PopeWatch: Magisterium

Ed Feser at Catholic World Report describes the damage being done to the magisterium by attempts to paint the statement of Pope Francis that capital punishment is intrinsically wrong as a development of doctrine:


In fact, the opposite is the case. You cannot reinforce people’s confidence in the papal Magisterium unless you first make it clear exactly what are the scope and limits of that Magisterium. When well-meaning theologians like Prof. Fastiggi tie themselves in logical knots in order to avoid having to admit that a pope might have misspoken or made a mistake when not speaking ex cathedra – despite the fact that the Church herself has always acknowledged that this can happen! – they reinforce the slander that Catholics are committed to what I have called the Crude Protestant Caricature of papal authority.

In particular, they give (however unintentionally) the false impression that popes can reinvent doctrine at will and simply stipulate, by dictatorial fiat, that the novelties they are teaching are “scriptural” and “traditional.” They thereby make a laughingstock of Catholic claims to have preserved the deposit of faith whole and undefiled. And they thereby undermine confidence in the papal Magisterium. Non-Catholics are liable to conclude that Catholic claims about the papacy are a kind of Orwellian sophistry. Some Catholics are liable to conclude this too, and to lose their faith as a result – whereas if they were reassured instead that the Church does not require them to deny the obvious, their faith will be saved.

Here is the bottom line: In order to defend the suggestion that a pope could teach that capital punishment is always and intrinsically immoral, you have to maintain that the Church has for 2000 years been teaching grave moral error. Indeed, you have to say that the Church has for all that time been defending, as a matter of moral doctrine, a species of murder. You also have to say either that Scripture teaches moral error and that the Church has for 2000 years been wrong to claim otherwise; or you have to say that Scripture does not teach moral error but that the Fathers and Doctors of the Church, all previous popes, and indeed the Church in general for 2000 years, have misunderstood Scripture.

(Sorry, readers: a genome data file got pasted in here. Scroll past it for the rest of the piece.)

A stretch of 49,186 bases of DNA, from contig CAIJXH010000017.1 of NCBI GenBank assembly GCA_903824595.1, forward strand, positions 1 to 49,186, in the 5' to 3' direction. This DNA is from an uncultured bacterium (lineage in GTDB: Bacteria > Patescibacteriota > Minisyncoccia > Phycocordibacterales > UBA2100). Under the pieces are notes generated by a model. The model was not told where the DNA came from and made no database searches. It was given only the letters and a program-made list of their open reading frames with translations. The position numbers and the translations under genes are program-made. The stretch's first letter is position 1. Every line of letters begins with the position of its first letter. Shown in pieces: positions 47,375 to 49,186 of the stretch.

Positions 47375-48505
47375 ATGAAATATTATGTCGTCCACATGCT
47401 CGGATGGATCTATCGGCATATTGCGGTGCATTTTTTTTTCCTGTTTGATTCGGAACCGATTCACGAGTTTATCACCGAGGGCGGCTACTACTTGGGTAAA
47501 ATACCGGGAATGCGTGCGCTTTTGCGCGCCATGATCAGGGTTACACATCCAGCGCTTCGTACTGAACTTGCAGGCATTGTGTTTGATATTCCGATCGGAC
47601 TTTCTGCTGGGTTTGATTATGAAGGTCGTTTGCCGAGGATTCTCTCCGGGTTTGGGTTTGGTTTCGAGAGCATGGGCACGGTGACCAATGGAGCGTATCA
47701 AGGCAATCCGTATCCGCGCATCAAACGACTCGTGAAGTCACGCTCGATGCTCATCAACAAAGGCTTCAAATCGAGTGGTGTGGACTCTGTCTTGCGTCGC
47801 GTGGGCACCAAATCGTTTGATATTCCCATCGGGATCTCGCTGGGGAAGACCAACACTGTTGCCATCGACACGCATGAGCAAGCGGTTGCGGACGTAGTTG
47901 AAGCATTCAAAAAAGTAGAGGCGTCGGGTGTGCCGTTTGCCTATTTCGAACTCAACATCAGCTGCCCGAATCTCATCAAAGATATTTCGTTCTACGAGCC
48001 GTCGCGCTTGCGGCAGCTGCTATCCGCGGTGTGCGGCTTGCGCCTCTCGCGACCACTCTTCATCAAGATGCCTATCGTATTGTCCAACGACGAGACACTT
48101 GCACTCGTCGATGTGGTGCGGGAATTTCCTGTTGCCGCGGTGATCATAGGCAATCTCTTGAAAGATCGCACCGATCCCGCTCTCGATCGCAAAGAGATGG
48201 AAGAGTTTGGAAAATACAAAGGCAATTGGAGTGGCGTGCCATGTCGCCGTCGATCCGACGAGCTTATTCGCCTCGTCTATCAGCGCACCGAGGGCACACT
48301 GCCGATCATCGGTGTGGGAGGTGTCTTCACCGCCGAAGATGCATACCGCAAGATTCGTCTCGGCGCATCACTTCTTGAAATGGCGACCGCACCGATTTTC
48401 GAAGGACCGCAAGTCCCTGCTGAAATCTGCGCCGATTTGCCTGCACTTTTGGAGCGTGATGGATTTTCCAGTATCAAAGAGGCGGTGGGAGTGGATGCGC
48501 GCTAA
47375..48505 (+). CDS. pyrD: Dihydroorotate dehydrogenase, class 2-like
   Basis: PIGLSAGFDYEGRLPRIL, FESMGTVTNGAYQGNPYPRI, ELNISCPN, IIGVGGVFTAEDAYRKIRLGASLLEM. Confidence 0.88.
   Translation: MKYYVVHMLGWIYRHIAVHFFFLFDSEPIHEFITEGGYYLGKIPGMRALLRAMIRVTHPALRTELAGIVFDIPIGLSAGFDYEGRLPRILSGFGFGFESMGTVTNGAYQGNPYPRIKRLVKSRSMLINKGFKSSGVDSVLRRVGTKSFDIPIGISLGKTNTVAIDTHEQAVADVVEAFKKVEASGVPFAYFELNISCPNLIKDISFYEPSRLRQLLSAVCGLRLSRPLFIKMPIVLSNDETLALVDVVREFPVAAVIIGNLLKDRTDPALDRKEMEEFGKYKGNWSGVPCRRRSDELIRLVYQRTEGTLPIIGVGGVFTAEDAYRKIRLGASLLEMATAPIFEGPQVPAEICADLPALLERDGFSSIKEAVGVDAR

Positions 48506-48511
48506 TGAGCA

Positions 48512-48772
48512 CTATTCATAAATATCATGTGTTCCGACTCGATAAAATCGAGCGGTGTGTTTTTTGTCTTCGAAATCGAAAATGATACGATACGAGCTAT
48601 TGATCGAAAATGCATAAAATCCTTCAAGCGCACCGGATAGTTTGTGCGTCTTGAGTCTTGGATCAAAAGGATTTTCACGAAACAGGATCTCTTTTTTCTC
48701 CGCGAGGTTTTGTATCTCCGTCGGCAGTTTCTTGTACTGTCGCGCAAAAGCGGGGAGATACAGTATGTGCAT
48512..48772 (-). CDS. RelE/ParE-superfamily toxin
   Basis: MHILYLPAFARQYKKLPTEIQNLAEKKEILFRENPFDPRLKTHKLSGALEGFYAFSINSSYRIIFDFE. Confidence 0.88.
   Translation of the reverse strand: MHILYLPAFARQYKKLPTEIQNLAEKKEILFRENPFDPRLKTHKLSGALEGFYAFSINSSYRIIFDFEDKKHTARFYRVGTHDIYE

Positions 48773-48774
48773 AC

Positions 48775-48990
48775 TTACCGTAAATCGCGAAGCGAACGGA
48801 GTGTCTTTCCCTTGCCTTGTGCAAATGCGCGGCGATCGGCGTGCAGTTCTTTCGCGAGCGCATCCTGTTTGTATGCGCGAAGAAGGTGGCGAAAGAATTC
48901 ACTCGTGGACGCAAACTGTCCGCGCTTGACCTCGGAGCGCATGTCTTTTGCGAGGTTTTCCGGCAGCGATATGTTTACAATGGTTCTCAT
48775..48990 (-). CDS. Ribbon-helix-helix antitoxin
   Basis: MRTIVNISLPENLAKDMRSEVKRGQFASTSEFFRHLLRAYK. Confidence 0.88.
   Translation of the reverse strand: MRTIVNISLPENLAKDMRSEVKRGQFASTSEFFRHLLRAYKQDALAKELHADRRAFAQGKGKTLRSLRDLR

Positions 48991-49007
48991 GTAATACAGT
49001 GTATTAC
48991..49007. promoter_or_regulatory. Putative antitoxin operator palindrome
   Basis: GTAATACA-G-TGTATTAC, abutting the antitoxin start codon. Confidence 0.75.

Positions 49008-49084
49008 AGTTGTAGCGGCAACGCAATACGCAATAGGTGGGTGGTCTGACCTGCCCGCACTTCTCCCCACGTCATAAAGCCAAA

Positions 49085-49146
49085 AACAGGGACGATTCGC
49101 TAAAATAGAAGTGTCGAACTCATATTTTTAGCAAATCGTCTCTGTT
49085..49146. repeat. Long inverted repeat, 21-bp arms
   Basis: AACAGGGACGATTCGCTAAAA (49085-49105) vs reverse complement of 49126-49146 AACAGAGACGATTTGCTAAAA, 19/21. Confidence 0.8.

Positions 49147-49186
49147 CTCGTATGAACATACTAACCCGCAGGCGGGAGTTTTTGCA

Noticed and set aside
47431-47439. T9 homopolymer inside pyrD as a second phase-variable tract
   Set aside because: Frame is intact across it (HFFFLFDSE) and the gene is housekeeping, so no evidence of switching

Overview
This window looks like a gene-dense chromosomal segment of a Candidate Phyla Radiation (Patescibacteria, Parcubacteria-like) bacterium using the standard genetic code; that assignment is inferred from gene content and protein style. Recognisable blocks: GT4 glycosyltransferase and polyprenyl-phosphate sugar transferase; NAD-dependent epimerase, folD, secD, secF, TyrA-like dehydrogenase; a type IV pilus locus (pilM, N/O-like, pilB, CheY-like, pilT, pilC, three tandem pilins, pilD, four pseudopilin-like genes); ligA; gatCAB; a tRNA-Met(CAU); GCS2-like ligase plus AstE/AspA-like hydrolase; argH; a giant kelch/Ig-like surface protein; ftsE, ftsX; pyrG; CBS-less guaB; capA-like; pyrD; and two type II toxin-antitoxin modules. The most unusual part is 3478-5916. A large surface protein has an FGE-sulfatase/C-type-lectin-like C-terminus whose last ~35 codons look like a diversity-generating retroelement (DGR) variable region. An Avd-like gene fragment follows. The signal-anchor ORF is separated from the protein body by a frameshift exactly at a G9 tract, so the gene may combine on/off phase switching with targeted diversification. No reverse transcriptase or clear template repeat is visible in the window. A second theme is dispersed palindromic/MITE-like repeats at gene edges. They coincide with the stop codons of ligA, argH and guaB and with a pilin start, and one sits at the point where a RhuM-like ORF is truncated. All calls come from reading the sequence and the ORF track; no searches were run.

How on earth Prof. Fastiggi could seriously think that defending those propositions is remotely conducive to upholding people’s confidence in the papal Magisterium, I have no idea.

Go here to read the rest.  All good Catholics wish to support the Pope.  However when such support involves accepting lies and erasing out of memory 2000 years of Catholic history,  such support comes at too dear a price.  May God forgive Pope Francis for recklessly forcing faithful Catholics to stand against their Pope.

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  1. “..when such support involves accepting lies and erasing out of memory 2000 years of Catholic history, such support comes at too dear a price. May God forgive Pope Francis for recklessly forcing faithful Catholics to stand against their Pope.”

    Donald. Amen to your prayer.
    “Forcing faithful Catholics to stand against their Pope”… this is exactly what he is doing, and to think that he considers traditional Catholics a type of Pharisee is heartbreaking. Rigid he might think us, but the mill stone is much more damaging to a leaders soul.
    Prayers on the way!
    Prayers for his conversion.

  2. The death penalty is the temporal punishment for homicide in the first degree. Pope Francis denies the capital one murderer the Sacrament of Penance when he tells the Church that the capital one murderer is free to go without Penance and temporal punishment. The victim is dead and denied Justice and the people are led to believe that they are really morally superior to those bad immoral people who believe in the the death penalty as a deterrent of homicide in the first degree.
    Jesus Christ suffered the death penalty for our sins. Anyone unwilling to suffer the death penalty for his sins is a moral coward.

  3. The respectful letter from Fr. Weinandy via Dale Price’s link, was also confirmed by the Holy Spirit in my opinion. The “ultimatum” he gave God was easily complied with and because of the nature of the issue was answered post haste.
    The fearlessness of reprisals was also impressive…”the good my letter might do.”

    Thanks for the link Mr. Price.

  4. When the court theologian for one of the most corrupt organizations within the Church, the USCCB namely, calls out the pope, that’s saying something. An instance of the pot calling the kettle black, perhaps. But hey, this is one instance of where the pot is correct!

  5. Q. Why did Pope Francis cease wearing the traditional papal red shoes?
    A. He detests their taste.
    – – –
    Whenever I grow dismayed by Pope Francis’s latest blurt, I tell myself,
    “Truly this Pope is a successor of Peter!”

  6. Unlike our bishops, I am concerned about the thousands of innocent men in America’s jails and prisons–the guards! Where is concern for their lives? For the pastoral care of their special needs?

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